Sen. John Walsh, a Democrat, dropped out of Montana’s Senate race Thursday after accusations of plagiarizing a research paper at the U.S. Army War College in 2007 proved to be too much for his campaign to handle.
Last month, Walsh admitted to the charges detailed by the New York Times, saying the copying was an “unintentional mistake,” but the scandal began to overshadow his campaign, he said in a statement on Thursday.
“I am ending my campaign so that I can focus on fulfilling the responsibility entrusted to me as your U.S. senator,” Walsh said. “You deserve someone who will always fight for Montana, and I will.”
Walsh, who had been lieutenant governor, was appointed Feb. 7 by Gov. Steve Bullock to replace longtime Sen. Max Baucus, D-Mont., who resigned to become ambassador to China. He will continue to serve as senator until January 2015.
The research paper in question was a thesis on American policy in the Middle East. In it, Walsh lifted entire paragraphs from other papers on the issue, including about 800 words verbatim from a 2002 paper from the Carnegie Endowment for International Peace.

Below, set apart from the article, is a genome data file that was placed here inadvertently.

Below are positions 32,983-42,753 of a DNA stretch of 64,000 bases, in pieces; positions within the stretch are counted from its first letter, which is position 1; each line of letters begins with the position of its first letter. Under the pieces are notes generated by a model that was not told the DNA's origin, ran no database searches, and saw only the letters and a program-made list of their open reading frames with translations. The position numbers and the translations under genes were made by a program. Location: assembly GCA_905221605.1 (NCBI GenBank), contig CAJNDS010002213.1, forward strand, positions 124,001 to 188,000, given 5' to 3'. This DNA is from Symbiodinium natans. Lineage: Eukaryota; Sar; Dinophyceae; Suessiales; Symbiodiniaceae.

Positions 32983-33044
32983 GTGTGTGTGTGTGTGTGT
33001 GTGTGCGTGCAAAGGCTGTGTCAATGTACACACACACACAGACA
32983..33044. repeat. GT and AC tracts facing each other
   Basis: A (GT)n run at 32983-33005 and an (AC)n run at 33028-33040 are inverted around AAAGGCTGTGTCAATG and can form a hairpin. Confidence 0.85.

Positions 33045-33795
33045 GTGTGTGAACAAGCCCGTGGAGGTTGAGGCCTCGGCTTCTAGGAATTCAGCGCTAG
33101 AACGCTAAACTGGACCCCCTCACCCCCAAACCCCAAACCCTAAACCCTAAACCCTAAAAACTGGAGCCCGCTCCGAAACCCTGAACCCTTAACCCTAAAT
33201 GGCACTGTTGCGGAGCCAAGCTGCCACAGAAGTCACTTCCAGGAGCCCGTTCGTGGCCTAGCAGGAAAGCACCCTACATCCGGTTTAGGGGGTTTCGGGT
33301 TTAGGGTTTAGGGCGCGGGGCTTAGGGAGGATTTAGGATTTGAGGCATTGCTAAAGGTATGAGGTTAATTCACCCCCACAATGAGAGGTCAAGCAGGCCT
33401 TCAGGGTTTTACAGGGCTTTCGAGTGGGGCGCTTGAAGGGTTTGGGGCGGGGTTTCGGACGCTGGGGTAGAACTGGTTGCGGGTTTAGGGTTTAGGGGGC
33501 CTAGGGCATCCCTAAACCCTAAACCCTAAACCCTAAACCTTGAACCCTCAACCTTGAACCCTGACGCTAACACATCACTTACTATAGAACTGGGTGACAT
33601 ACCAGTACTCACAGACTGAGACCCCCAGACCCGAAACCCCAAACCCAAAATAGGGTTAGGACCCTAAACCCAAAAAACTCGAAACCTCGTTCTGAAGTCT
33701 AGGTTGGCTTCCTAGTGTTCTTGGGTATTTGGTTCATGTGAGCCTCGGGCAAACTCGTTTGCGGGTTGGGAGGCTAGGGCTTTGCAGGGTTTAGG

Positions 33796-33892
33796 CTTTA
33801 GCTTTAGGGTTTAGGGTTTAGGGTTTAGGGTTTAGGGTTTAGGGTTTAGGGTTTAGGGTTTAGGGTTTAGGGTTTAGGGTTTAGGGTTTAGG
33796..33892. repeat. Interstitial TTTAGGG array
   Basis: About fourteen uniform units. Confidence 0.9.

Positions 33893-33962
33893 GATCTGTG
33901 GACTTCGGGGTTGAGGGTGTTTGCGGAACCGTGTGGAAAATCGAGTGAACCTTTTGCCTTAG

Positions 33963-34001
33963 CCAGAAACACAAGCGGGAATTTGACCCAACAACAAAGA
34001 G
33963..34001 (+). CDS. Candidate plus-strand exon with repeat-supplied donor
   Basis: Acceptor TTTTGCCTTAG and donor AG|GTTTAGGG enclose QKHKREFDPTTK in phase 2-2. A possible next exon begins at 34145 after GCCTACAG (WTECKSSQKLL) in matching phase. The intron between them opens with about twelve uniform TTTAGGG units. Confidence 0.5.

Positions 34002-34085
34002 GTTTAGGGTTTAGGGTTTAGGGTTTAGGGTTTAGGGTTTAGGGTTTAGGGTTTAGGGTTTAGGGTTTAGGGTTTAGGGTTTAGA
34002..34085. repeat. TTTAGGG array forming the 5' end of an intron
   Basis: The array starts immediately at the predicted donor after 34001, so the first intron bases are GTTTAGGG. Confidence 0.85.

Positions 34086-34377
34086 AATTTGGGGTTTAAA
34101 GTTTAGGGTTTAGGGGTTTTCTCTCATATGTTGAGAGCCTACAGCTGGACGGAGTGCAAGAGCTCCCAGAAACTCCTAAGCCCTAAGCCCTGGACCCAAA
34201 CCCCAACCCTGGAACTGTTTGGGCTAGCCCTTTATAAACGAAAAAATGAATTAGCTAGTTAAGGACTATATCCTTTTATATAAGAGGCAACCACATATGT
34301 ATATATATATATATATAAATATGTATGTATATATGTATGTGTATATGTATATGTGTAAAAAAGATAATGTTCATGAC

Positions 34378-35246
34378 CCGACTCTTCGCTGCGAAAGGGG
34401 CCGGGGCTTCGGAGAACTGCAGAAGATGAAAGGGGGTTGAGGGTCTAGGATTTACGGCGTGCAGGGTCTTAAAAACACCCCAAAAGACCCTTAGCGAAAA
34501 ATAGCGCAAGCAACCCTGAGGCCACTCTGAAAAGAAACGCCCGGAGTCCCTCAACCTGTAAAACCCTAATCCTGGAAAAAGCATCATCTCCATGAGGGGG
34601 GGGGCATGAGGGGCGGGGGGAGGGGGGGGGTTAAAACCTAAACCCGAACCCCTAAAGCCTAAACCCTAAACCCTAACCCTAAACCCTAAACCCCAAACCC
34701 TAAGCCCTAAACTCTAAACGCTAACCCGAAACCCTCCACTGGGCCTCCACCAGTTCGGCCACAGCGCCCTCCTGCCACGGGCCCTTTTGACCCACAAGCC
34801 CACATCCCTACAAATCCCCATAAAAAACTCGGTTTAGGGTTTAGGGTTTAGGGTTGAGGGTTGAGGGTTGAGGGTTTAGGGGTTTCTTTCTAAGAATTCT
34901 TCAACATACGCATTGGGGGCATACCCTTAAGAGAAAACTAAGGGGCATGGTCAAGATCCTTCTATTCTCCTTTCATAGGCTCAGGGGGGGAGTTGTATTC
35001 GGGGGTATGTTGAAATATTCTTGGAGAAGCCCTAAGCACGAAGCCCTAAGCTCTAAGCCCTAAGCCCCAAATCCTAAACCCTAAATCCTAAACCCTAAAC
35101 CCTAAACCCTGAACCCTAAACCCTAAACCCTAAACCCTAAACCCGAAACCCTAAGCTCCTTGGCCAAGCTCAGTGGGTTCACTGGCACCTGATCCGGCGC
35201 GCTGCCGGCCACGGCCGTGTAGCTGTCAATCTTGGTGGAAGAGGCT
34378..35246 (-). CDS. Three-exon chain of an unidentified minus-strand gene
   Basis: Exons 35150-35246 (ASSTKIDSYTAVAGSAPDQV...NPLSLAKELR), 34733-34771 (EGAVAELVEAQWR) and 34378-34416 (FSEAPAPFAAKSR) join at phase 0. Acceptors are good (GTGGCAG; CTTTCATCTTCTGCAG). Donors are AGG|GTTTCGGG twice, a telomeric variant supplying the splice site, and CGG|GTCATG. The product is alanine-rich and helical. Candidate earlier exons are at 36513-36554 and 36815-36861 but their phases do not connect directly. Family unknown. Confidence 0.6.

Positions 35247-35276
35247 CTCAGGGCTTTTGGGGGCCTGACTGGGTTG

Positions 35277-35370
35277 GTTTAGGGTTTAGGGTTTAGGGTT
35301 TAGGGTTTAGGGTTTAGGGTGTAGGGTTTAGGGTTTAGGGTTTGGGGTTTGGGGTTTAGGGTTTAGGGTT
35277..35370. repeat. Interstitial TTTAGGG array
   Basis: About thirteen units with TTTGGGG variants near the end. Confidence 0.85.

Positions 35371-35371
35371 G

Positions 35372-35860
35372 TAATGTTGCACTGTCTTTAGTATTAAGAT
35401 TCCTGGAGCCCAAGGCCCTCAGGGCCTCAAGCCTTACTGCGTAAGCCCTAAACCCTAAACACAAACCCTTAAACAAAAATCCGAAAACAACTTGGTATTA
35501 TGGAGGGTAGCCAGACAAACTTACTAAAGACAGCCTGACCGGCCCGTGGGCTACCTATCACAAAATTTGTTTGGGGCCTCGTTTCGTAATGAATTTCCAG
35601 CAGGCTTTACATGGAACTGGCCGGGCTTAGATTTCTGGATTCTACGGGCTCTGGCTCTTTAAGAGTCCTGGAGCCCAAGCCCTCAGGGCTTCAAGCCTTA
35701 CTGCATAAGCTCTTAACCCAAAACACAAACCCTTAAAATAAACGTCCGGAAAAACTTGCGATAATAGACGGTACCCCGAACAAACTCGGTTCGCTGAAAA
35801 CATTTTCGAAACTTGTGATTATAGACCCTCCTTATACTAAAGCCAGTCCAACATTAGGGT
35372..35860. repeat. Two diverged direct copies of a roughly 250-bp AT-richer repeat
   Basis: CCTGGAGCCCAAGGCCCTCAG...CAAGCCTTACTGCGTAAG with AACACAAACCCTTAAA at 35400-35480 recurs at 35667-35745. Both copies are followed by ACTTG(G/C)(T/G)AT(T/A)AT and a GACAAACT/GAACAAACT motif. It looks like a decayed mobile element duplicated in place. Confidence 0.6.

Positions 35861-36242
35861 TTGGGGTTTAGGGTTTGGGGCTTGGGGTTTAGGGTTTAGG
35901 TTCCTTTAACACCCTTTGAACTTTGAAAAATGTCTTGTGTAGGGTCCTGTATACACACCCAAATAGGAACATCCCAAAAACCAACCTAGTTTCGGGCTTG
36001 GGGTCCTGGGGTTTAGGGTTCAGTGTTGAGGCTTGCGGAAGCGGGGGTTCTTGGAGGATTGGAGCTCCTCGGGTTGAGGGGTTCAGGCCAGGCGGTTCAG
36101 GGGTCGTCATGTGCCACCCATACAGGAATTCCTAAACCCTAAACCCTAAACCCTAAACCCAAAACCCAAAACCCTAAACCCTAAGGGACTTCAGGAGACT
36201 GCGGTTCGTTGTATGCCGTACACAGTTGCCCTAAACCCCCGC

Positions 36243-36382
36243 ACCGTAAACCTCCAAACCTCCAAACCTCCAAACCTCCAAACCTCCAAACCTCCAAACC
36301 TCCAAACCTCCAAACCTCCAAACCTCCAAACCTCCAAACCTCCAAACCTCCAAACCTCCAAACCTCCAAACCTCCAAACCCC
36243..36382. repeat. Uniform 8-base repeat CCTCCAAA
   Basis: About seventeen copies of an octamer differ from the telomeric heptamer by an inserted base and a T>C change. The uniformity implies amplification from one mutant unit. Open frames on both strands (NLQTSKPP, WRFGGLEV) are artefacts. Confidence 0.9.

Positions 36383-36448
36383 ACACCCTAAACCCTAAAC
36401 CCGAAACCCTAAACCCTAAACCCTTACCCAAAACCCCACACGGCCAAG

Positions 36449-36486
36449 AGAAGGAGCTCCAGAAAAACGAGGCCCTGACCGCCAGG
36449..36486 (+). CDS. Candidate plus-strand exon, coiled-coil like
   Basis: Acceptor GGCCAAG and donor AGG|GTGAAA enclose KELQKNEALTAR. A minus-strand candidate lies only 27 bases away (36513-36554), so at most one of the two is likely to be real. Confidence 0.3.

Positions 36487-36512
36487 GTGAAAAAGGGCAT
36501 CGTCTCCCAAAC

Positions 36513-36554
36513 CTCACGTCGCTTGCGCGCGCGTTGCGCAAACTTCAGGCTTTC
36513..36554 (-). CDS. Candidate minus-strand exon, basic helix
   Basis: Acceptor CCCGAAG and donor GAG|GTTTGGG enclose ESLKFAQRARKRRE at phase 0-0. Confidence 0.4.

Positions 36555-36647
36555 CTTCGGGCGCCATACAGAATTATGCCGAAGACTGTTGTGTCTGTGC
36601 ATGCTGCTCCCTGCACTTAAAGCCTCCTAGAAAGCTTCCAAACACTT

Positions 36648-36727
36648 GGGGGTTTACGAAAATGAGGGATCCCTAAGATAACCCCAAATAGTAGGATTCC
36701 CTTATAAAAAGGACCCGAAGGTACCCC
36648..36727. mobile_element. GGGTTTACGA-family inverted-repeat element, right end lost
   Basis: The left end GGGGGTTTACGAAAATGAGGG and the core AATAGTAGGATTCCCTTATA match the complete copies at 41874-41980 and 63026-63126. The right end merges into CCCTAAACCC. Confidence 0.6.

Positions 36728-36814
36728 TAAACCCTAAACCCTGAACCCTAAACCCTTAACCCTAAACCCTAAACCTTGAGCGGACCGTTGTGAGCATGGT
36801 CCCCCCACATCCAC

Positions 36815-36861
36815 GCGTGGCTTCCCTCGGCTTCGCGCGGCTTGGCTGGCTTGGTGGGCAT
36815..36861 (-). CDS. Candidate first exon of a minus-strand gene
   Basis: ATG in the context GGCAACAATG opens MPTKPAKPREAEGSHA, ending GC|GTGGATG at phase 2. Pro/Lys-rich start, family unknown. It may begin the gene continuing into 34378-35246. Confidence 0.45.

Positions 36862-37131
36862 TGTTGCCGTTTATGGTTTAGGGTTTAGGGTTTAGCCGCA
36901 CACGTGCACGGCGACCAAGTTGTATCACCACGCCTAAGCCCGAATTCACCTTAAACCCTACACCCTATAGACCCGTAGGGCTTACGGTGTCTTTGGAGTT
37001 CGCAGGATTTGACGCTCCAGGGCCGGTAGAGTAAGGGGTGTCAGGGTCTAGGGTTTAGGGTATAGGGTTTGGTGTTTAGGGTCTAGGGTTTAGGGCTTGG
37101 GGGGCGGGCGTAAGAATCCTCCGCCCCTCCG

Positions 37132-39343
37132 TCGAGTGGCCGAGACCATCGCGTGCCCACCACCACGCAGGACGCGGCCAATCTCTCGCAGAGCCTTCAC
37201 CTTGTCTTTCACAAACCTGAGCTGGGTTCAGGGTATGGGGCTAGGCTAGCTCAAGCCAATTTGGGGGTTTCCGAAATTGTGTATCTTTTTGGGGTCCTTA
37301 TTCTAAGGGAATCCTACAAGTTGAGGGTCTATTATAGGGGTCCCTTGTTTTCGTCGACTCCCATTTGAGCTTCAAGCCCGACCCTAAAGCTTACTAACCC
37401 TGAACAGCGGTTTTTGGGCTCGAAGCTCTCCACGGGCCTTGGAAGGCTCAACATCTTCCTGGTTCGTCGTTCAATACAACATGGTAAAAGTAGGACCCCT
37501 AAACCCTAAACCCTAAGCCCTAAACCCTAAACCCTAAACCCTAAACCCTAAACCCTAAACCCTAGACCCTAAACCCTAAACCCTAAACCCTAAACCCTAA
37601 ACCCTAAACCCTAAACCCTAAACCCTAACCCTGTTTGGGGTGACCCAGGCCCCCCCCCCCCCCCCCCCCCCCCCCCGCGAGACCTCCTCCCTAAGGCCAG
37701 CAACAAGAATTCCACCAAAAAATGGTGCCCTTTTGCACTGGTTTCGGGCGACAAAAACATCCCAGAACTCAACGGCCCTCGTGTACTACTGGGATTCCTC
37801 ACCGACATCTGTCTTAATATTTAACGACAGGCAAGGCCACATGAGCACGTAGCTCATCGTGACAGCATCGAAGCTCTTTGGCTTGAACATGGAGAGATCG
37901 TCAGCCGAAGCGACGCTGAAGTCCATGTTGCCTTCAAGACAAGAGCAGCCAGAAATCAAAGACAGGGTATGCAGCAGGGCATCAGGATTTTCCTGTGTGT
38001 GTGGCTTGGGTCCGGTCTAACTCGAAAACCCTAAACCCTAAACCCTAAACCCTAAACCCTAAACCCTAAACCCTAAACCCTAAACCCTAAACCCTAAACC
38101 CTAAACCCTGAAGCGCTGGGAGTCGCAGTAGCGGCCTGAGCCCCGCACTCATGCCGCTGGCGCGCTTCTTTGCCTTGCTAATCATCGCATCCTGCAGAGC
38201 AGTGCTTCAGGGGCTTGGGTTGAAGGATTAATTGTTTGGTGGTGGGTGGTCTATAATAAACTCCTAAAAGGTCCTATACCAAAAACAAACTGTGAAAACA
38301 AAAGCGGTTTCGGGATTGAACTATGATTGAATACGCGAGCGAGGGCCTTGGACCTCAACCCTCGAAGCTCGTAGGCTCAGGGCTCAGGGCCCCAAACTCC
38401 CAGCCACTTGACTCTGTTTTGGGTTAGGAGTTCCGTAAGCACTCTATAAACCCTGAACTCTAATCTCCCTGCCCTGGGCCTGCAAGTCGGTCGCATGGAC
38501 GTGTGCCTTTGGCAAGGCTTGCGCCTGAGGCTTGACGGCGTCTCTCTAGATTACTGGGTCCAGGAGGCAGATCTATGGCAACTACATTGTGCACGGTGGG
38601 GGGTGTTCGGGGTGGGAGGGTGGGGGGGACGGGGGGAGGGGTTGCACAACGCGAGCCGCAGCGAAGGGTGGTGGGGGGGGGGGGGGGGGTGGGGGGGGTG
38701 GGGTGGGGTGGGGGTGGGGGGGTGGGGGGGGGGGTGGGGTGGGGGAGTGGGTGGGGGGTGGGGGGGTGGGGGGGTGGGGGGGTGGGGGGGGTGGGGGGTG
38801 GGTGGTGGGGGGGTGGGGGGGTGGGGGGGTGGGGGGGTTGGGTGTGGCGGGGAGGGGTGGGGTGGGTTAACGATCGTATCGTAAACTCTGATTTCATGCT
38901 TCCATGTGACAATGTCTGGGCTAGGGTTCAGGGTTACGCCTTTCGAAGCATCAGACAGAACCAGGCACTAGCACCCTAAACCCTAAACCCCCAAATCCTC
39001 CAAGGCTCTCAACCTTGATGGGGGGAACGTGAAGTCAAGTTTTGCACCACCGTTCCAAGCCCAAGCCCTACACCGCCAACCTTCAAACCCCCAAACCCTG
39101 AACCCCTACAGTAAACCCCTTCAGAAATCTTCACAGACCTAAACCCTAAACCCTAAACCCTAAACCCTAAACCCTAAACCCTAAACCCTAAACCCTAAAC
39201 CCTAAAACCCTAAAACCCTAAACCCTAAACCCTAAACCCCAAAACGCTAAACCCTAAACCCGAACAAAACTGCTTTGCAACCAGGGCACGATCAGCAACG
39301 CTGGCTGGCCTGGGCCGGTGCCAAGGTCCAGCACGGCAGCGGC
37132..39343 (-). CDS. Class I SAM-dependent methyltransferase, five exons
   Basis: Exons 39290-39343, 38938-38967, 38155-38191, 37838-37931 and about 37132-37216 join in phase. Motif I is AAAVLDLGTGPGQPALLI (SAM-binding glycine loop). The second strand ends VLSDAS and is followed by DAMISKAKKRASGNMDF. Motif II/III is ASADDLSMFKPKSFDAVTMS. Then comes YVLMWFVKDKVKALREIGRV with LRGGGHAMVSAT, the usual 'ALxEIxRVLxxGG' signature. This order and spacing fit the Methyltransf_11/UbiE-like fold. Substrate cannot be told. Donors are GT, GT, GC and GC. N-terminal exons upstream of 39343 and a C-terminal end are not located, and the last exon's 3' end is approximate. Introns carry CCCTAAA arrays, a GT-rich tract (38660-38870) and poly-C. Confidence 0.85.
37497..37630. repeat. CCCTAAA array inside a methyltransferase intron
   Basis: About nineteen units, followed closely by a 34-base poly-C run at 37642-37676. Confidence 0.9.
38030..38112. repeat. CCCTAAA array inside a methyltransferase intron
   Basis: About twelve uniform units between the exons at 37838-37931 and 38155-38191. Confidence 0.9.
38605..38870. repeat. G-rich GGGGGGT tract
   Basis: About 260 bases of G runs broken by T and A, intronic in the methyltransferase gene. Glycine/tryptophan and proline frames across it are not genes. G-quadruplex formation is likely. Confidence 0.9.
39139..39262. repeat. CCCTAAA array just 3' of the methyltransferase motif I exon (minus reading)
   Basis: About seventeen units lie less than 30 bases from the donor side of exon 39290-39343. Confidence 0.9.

Walsh served in the National Guard for 33 years and led the largest deployment of Montana’s National Guard since World War II (to Iraq).
Last week, Walsh began canceling campaign events, and following what his campaign spokeswoman called a “personal day” on Tuesday, his entire campaign went into lockdown. That ended with the announcement that he was withdrawing from the race.
Walsh’s replacement on the ticket has not been announced, but according to the Montana Democratic Party’s Rule 15, a nomination convention must be held where leaders from all over the state would get a chance to vote. The Montana Democratic Party has until Aug. 20 to name a replacement.
The Republican nominee, Rep. Steve Daines, was already leading Walsh before the scandal broke.